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LABS
FOWD Day 2: Notes On Design – Brendan Dawes

Brendan Dawes, hacker and interaction designer, trawled through his sketchbook to deliver an inspiring opening talk about his work, what inspires him, and some Rules for making. Full notes after the jump.

“It should remind you of something you’ve never seen before.”

  • finding beauty in the mundane

Paper clips from several countries.

  • BD collects paper clips: made from the same material, do the same job, but communicate different aesthetics

Life’s too short to own an ugly pencil

Obsess about the tools you use

I hate that phrase “A poor craftsman blames his tools”. I’d like to find who said that and bash him in the face with a beautifully-made hammer.

Blackwing 602: L30 on ebay. Chuck Jones used these.
Palomino Blackwing
Dixon Ticonderoga. Rahl Dahl wrote with these.

When you care at that level, you’re going to care about the things that come forth from these tools.

Innovation / Iterinnovation

Iteration as a craft or as a way to see new things. Instagram was an iteration on photo sharing, not an innovation.

  • Saul Bass titles for Vertigo in 1958. John Whitney created oscillating art that looked computer generated using Lissajous Curves.

  • BD started iterating on these. only 0.1 difference between each one. Sometimes you’ll go from an ornate design to a circle in one step. Lissajous Curves

  • Occasionally we’ll make beautiful things out of this iterative process.
  • This showed BD the importance of continuously making things.
  • What about the n+1 iteration? You’ll always run out of time and budget at some point. That’s a design constraint; embrace it.

Comma. Semicolon. Full stop.

Well designed objects are all imbued with good use of punctuation.

  • This includes physical objects, apps, whatever.
  • BD was designing packaging for a physical object. He got the box back and it opened too easily. By re-engineering the box so that there was a short pause in the opening, the experience of opening the box was enhanced. It was a 10mm engineering change.

Subtract to Add.

You know something’s finished not when there’s nothing left to add, but when there’s nothing left to take away.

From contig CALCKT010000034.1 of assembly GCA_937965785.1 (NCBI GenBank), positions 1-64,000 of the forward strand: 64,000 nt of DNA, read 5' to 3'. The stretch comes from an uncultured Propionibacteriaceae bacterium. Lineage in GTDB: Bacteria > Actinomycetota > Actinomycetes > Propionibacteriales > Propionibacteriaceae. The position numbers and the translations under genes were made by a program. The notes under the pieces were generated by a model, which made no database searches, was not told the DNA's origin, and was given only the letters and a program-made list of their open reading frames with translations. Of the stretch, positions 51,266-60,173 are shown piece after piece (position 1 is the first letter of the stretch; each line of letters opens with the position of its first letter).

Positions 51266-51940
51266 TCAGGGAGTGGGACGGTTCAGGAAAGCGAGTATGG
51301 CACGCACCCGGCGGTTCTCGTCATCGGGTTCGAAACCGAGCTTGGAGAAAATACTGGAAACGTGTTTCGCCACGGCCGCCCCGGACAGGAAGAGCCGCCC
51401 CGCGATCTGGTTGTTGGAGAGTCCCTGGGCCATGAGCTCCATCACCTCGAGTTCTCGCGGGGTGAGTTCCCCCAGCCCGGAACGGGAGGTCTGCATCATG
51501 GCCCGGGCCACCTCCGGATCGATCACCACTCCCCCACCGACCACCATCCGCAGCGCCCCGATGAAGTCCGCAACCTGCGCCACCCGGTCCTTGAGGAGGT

Why can’t things be perfect at version 1? Why are we never done with things?

Created the accidental news explorer: search for a term, read an article, discover Related News, spiral out, end up somewhere you didn’t expect to be.

Spent two weeks adding a feature: suggested starting points (headlines). Usage increased 2%. Was it worth it? BD felt compelled to do an update because people feel as if an app is dead if its not being updated.

Make [pencil]. Make better [eraser].

I make for me.

Using lots of tools: altoids tins, keychain laser pointer, chumby, calipers, pencils, arduinos, breadboard.

Memory Box
His wife asked for L200 Christian Dior face cream for her birthday. He gave her a box that with an ardiuno and a small LCD screen that played back their text messages. Physical container for digital things.

Data by itself is not enough. Data needs poetry.

What if one button did one thing?
Laser-cut wooden box with an arduino and a display of the weather that peeks through the transparent button.

happiness machine
Device to print for happy thoughts on the internet.

Be Naive.

One of the makerbot founders said “If we were mechanical engineers, we would have known this was impossible and never tried it.”

BD has a makerbot and made a lot of crap. He also made some useful stuff: egg cups, headphone wrap to contain cord.

He doesn’t use a visual interface; it’s done all in code: OpenScad. Write code and it spits out a model.

Own what it is that makes you different (Aimee Mullin)

  • Aimee Mullin: fashion model, athlete, double amputee. Her story was featured on the Moth, “True stories told live, without notes”.

  • BD learned Bring to projects what makes you you, and celebrate that.

  • Watch this (don’t read the author):

  • Once you know who it is, it totally makes sense.

It took me a long time to get to the top of the Empire State Building. I was uncomfortable. I wasn’t happy. But all that was forgotten when I saw the view.

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